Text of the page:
On change: “We need new ideas. Einstein said insanity is doing the same thing over and over and over again and expecting a different result. The education industry has said the same thing for decades: more money, more money, more money, little change. We spend more money per pupil than any state in the nation. We’re No. 32 in results. It’s not just about putting more money in the public school system. It’s trying something new, and that’s what charter schools are all about.”

Florida lawmakers consider a whole new twist on school choice

Florida lawmakers are working on proposals that would allow parents of children with developmental disabilities to put state education funding to use beyond the traditional public school system – and even beyond private, virtual or other school choice options.

Rep. Bileca

Rep. Bileca

The proposals being considered in the House and Senate resemble the “education savings accounts” that have started getting attention around the country, but they would be available only to certain children with special needs.

Parents of children with conditions like autism, spina bifida or cerebral palsy would be able to use “personalized accounts for learning” to cover expenses like therapy, private tutors or a specialized curriculum. Under a bill already filed in the Senate, they could also use the funds to start saving for college.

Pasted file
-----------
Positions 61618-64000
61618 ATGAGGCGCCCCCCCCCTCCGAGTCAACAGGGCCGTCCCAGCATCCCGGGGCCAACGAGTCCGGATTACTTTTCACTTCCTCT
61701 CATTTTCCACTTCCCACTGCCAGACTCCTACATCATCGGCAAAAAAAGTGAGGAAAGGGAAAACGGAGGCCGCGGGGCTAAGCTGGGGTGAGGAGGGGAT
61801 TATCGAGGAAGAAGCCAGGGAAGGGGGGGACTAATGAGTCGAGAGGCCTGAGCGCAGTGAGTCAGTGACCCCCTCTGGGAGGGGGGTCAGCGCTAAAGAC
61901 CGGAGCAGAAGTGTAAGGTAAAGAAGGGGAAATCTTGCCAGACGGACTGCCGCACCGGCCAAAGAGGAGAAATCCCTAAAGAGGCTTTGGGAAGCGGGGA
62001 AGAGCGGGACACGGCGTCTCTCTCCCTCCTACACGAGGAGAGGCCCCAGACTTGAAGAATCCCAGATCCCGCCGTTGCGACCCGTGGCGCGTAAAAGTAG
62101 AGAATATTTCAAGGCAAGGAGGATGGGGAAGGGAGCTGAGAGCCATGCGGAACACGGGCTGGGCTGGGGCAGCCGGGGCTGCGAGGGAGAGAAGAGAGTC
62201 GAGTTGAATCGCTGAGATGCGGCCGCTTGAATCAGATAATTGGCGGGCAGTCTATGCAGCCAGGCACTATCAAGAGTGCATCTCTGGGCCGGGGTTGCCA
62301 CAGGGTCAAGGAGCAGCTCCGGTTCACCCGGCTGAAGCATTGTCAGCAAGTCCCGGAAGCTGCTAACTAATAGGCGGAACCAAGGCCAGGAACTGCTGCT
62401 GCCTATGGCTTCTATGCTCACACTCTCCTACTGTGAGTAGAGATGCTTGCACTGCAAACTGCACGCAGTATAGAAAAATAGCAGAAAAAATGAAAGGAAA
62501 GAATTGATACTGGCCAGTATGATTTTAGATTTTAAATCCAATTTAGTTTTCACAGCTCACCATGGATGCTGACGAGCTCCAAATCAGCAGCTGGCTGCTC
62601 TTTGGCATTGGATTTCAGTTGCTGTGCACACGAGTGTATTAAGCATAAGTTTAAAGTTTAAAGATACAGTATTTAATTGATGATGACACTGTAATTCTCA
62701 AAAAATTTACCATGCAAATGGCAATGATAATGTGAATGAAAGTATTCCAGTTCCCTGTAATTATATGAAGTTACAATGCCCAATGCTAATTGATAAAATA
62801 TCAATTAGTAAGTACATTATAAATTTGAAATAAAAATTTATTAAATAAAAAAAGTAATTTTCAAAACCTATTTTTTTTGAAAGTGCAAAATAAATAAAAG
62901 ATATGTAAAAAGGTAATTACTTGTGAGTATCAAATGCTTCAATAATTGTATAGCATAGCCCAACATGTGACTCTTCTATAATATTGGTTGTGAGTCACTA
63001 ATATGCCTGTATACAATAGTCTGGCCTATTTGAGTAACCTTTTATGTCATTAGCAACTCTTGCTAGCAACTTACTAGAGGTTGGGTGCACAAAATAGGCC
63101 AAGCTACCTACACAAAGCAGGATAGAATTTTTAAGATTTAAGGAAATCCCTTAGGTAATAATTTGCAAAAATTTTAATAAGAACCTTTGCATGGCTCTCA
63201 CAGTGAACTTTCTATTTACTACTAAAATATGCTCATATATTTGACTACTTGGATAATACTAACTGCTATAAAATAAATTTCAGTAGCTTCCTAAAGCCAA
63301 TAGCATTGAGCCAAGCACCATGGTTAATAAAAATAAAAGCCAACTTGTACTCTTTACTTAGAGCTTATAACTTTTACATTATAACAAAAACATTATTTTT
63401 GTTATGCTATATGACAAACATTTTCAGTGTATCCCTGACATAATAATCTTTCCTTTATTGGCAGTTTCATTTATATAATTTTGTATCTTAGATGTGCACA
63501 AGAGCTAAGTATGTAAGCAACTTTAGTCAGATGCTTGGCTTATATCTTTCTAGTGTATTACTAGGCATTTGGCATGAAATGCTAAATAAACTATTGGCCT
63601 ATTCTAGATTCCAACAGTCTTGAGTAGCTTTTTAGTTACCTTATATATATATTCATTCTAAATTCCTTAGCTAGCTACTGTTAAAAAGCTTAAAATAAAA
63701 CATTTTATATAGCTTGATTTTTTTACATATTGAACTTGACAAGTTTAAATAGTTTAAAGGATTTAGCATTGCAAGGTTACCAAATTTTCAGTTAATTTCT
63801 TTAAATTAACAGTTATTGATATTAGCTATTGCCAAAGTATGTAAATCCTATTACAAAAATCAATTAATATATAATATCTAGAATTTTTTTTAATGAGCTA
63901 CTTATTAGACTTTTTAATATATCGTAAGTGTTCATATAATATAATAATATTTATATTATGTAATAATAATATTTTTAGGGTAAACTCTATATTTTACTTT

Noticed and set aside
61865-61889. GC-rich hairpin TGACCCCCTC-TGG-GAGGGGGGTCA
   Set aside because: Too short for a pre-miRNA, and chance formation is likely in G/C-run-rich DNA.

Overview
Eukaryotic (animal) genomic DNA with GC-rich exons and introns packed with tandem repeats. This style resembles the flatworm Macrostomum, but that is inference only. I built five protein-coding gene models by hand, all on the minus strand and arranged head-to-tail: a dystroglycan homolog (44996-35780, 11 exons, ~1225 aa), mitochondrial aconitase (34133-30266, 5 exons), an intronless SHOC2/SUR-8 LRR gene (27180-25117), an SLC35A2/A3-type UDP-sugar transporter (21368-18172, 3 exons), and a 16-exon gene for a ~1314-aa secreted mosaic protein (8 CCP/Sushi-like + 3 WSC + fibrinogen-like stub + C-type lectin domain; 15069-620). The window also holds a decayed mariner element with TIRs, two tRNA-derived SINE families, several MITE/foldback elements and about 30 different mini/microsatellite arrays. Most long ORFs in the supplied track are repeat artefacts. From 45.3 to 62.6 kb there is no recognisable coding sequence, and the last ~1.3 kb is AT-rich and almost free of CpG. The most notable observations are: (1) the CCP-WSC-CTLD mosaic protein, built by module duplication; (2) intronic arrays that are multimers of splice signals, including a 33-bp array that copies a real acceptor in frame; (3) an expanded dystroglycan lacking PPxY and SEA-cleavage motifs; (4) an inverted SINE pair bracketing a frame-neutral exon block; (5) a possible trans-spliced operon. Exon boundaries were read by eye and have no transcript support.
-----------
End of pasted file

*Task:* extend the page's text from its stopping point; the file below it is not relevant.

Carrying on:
While the McKay Scholarship program can allow disabled students to attend public or private schools of their choice, disabled children’s needs often extend beyond the “in-school component” of their education, House Choice and Innovation Subcommittee Chairman Mike Bileca, R-Miami, said during a hearing on the proposal Tuesday.

“For some students, a full day at school may not meet their education needs, and the parents have the most valuable perspective and insight into what their children need,” he said.

Ashli McCall, one of two parents who testified in favor of the proposals, told the committee she is the mother of a 15-year-old with Asperger syndrome. She said her son would be stymied by a “total sensory overload” in a traditional public school setting. She said he responds best to one-on-one instruction at home, but could benefit from having more access to therapists.